The picture on the left is from a net marketing forum called warrior forum. I thought the picture pretty much summed up how most websites who got affected by Google’s recent Penguin update works. While thousands of marketers, affiliate marketers, webmasters have lost their rankings and sites to the most recent Google penguin update, I am enjoying the increase in rankings for my sites (knock on wood ). I saw a dramatic increase in ranking when Google had the Panda update last year and in April of this year along with the most recent penguin update. The picture on the left points to new technique, loophole and a way to game Google. After every Google update I see a lot of marketers come out with a new internet marketing course that will guarantee you top rankings, or they found the ninja technique that will fool Google. Let me say one thing, the only thing or person that these marketers are fooling is themselves. If they could only put enough 10% of their energy that they are using to fool Google into following the webmaster guidelines set by Google and playing the game by the rules, there will no ups and downs.
One has to understand that Google’s main goal and focus is to give relevant and useful information to the people who are searching on Google. Imagine if its your business and others come and put crappy and spam signs on your office building, would you like it? Of course not, that’s exactly what black hat marketers or those who found a BIG loop hole are doing to Google and Google is not going to sit by and let them do it. Every week hundreds of updates are being done to the algorithm and once in a while there is a big one that wipes out thousands of websites. There are some good sites that gets wiped out as well, which is a tragedy but usually they survive if the website has solid foundation.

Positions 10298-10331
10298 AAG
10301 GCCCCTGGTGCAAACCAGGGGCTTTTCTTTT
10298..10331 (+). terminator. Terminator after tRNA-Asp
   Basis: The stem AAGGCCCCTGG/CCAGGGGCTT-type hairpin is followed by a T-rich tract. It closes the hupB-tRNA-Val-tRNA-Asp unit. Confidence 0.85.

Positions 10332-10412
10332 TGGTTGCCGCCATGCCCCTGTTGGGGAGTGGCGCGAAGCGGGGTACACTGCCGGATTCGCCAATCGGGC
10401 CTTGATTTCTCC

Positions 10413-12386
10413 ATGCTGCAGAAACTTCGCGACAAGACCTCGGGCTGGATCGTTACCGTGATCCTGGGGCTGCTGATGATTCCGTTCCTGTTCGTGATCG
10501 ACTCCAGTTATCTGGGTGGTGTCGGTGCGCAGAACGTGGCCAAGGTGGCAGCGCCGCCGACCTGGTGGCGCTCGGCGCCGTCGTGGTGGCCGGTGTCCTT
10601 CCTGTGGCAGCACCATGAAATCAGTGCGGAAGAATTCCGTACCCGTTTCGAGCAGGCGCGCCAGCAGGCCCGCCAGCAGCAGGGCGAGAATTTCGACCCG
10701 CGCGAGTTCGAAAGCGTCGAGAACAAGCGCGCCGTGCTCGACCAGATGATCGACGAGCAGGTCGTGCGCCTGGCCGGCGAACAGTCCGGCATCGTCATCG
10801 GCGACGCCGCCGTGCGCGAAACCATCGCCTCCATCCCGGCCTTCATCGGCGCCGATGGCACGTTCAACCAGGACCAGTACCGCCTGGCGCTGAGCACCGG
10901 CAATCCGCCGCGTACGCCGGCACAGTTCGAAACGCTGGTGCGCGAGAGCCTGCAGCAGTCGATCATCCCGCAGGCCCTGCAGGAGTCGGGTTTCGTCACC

Here is the link Google Webmaster Guidelines. Read it and follow it.
If you feel that you were penalized wrongly, Google has a Penguin Feedback Form that you can fill out.
Here are some things for you to consider if you are small business owner, so you will not fall as a victim to Google’s update’s
As a Small Business Owner How Can You Protect Your Website from Future Updates like Google Penguin Update?
Here are some quick tips to help your internet marketing
- If your website is new, do not build too many links at once.
- Do Press- Release at least once a month to increase your visibility and buzz on the web. In the press-release always link back to your website with the keyword you are trying to rank and link with your business name back to your website.
- Try writing a guest post on other websites or blogs. For example, if you are a home inspector or pest control ask Realtors in your area to see if you can guest blog on their blogs or website. Remember your post or article should be valuable to someone who is in need of advice. Don’t try to sell your services just give them information they need.
- Write a FREE Report like “10 Things You Must Do Before Selling Your House” or “5 Things that is Destroying your house” – you get the point. Ask your website visitors to opt-in if they would like to receive the FREE report. These are leads. Building your list is how you build your business.
- Integrate Facebook Marketing with your blog.